Ridgelea Reports on Theatre

Ridgelea Reports on Theatre Reports on Theatre and some music events you'd like, mostly in Connecticut

“Tiny Beautiful Things” at Long Wharf through March 10“Tiny Beautiful Things” is a beautiful documentary, descri...

“Tiny Beautiful Things” at Long Wharf through March 10

“Tiny Beautiful Things” is a beautiful documentary, describing how a woman named Cheryl Strayed took over an advice column published on an Internet site from Steve Almond in 2010. He had been using the signature, ‘Sugar,’ and so did she, but readers quickly realized that ‘Sugar’ was not the same as he/she used to be and bombarded her with comments and inquiries about who she really was, what gave her the right to say the things she did, and whether she and the letters she answered could possibly be real?

Excerpts from the Advice Column became a book called “Tiny Beautiful Things” in 2012, and then it was adapted into a play, first seen in 2016, at the Public Theater. Nia Vardalos, Marshall Heyman, and Thomas Kail prepared the script, and Ken Rus Schmoll is the Director of the production at Long Wharf.

The action of the play – one act only – takes place in the yard of a handsome single house, designed by Kimie Nishikawa. The lighting design by Yuki Nakase, and sound design by Leah Gelpe add important background for the production. Costumes were designed by Arnulfo Maldonado. But essentially what we’re watching in this play is three cast members (Paul Pontrelli, Elisabeth Ramos, and Brian Sgambati) who recite letters asking for advice, or perhaps comments, and one more actor, Cindy Cheung, who plays the writer known as ‘Sugar.’ The letter writers all have solid voices, especially the two men, which makes it easy to follow their requests. At times it was not as easy to catch all the words of Ms. Cheung’s responses, but for the most part it was possible to discern the sensitive and generous words of sympathy or empathy or permission to be brave and especially to be forgiving, even of yourself.

Sugar’s responses to the series of letters took on amazing depth because she shared her own problems and difficult times of her life even as she urged her readers to rise above their own stuck places. Missing the moment of her mother’s death, vivid abuse by a grandfather, getting out of a marriage that wasn’t working. Loving her children.

The closing line of the play is Sugar’s remembering how, during a time in her life when she was using heroin, a little girl on a subway, with two balloons, offered her one. She didn’t accept it, because she was too ashamed of her life, and didn’t believe, messed up as she was, that she deserved to have any tiny beautiful things. But that was not so!!! A powerful goodbye to an attentive audience. I loved the play and commend it fully to your schedule.

Tom Nissley for the Ridgelea Reports on Theatre February 21, 2019

Broadway Method Academy’s “ANNIE,” at the Westport Playhouse, thru Feb. 18It helps, when the BMA takes over the st...

Broadway Method Academy’s “ANNIE,” at the Westport Playhouse, thru Feb. 18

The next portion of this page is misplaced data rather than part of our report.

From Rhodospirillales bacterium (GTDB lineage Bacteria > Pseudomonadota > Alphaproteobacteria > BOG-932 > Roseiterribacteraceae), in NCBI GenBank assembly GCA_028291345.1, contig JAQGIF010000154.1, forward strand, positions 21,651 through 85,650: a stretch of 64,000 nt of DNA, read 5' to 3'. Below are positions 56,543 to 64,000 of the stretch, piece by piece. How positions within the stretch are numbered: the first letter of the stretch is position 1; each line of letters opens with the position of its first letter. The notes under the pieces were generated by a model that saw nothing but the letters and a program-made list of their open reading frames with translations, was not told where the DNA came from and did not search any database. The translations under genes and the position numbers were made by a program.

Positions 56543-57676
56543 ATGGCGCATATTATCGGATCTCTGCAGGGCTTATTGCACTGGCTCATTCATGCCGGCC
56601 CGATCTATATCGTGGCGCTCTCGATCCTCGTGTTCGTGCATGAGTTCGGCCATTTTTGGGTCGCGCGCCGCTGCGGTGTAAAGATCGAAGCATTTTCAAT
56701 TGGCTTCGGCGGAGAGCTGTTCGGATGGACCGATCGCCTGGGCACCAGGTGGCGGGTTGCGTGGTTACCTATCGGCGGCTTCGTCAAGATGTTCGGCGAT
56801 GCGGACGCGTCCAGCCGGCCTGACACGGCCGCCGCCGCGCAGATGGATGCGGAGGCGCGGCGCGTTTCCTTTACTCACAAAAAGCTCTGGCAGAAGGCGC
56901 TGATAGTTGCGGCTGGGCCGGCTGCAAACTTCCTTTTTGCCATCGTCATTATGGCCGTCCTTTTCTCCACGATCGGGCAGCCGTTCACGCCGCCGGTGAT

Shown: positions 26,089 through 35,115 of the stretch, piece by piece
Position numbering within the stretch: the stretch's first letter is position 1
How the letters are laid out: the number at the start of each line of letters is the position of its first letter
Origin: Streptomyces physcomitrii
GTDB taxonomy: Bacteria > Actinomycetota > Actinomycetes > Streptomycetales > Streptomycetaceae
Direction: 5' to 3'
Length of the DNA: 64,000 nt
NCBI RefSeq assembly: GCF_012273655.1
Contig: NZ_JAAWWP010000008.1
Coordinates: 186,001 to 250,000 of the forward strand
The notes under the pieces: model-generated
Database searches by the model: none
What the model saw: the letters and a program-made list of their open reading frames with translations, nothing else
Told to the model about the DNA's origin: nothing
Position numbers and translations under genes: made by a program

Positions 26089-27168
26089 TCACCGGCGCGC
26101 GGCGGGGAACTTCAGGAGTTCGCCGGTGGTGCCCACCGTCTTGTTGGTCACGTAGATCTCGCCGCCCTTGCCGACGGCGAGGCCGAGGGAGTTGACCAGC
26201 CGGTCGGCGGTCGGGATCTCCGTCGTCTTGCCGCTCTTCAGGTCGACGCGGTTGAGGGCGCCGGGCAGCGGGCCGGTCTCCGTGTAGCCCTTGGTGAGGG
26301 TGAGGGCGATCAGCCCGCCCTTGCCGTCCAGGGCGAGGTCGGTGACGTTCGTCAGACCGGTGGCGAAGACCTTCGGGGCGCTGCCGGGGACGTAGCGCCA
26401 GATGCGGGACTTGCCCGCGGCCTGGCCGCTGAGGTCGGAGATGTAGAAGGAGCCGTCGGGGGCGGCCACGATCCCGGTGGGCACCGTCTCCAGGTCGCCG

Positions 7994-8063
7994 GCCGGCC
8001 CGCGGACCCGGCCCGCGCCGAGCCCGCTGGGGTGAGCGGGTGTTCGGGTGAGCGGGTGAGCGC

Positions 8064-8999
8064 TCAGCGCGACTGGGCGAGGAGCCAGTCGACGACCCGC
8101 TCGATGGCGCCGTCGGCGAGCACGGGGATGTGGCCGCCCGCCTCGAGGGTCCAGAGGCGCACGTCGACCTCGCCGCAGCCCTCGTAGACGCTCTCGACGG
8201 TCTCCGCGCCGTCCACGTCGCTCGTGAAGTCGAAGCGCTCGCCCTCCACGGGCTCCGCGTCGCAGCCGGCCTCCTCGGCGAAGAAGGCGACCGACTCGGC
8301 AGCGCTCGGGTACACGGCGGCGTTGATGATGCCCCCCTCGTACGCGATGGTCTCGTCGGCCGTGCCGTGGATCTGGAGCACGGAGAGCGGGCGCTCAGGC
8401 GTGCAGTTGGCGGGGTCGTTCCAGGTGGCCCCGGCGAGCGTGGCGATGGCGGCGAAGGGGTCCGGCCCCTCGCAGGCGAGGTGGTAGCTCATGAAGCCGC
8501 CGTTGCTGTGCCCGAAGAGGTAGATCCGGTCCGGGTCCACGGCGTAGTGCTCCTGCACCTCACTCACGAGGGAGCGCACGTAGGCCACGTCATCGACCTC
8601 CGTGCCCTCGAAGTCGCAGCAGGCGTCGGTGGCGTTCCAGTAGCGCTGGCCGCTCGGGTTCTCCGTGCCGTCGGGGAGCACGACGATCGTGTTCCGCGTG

It helps, when the BMA takes over the stage at the Playhouse, to pause and remember what’s involved in this spin-off of a training arena for regional would-be actors. Regular students who commit to an irregular schedule of instruction in projection, in dance and singing and moving in tandem with each other in groups that suddenly grow from six to forty-six of them making wonderful displays. But add to that a fourteen-piece live orchestra and then the opportunity to work with some very well selected featured actors and singers. Oh yes, let’s not forget the very fine scenery that drops in to create a very handsome setting for an over-all great production, and stage direction that pulls it all together. That’s the background you should be aware of when you hear the words, ‘Broadway Method Academy.’

“ANNIE” might seem overly familiar, but even if you have seen it a dozen times, my hunch is that you’ll cheer happily to see it here again. And what better opportunity for 46 students to appear in a show? There’s the scene in the Orphanage when suddenly bundles of young persons fill up the stage, scrubbing floors, changing sheets, mocking Miss Hannigan (Klea Blackhurst) with “It’s a hard-knock life.” Minutes later they’re a bunch of starving and homeless New Yorkers in Hoovertown, where one runs a soup kitchen, and one is a policeman intent on breaking up this group and challenging a young red-head about how she’s connected to a (wonderful!) dog she names Sandy (Bill Berloni’s SUNNY).

Before too long the policeman shows up at the orphanage, returning Annie (Ava Lynn Vercellone) to Miss Hannigan, just in time to meet Grace Farrell (the lovely Lauren Sprague) who is there to search out an orphan for a visit to Oliver Warbucks (Paul Schoeffler) magnificent mansion during the Christmas holidays. Sure enough, it is Annie who goes off to Chez Warbucks with Grace.

The other Broadway members of the cast are Nicholas Rodriguez [Rooster Hannigan], Julie Kavanaugh [Rooster’s girlfriend, Lili St. Regis], and Dan Remmes [FD Roosevelt]. But the Broadway influence doesn’t stop there. Sets by Ryan Howell (who designed last year’s Evita as well). Costumes by Colleen Fitzsimmons. Lighting by Weston G. Wetzell, Sound Design by Ian Wehrle. Brilliant choreography by Audra Bryant. BMA believes that putting talented and experienced professional designers and actors with a talented but less experienced student ensemble, working together on the same stage, is the best kind of training for work in the Theater.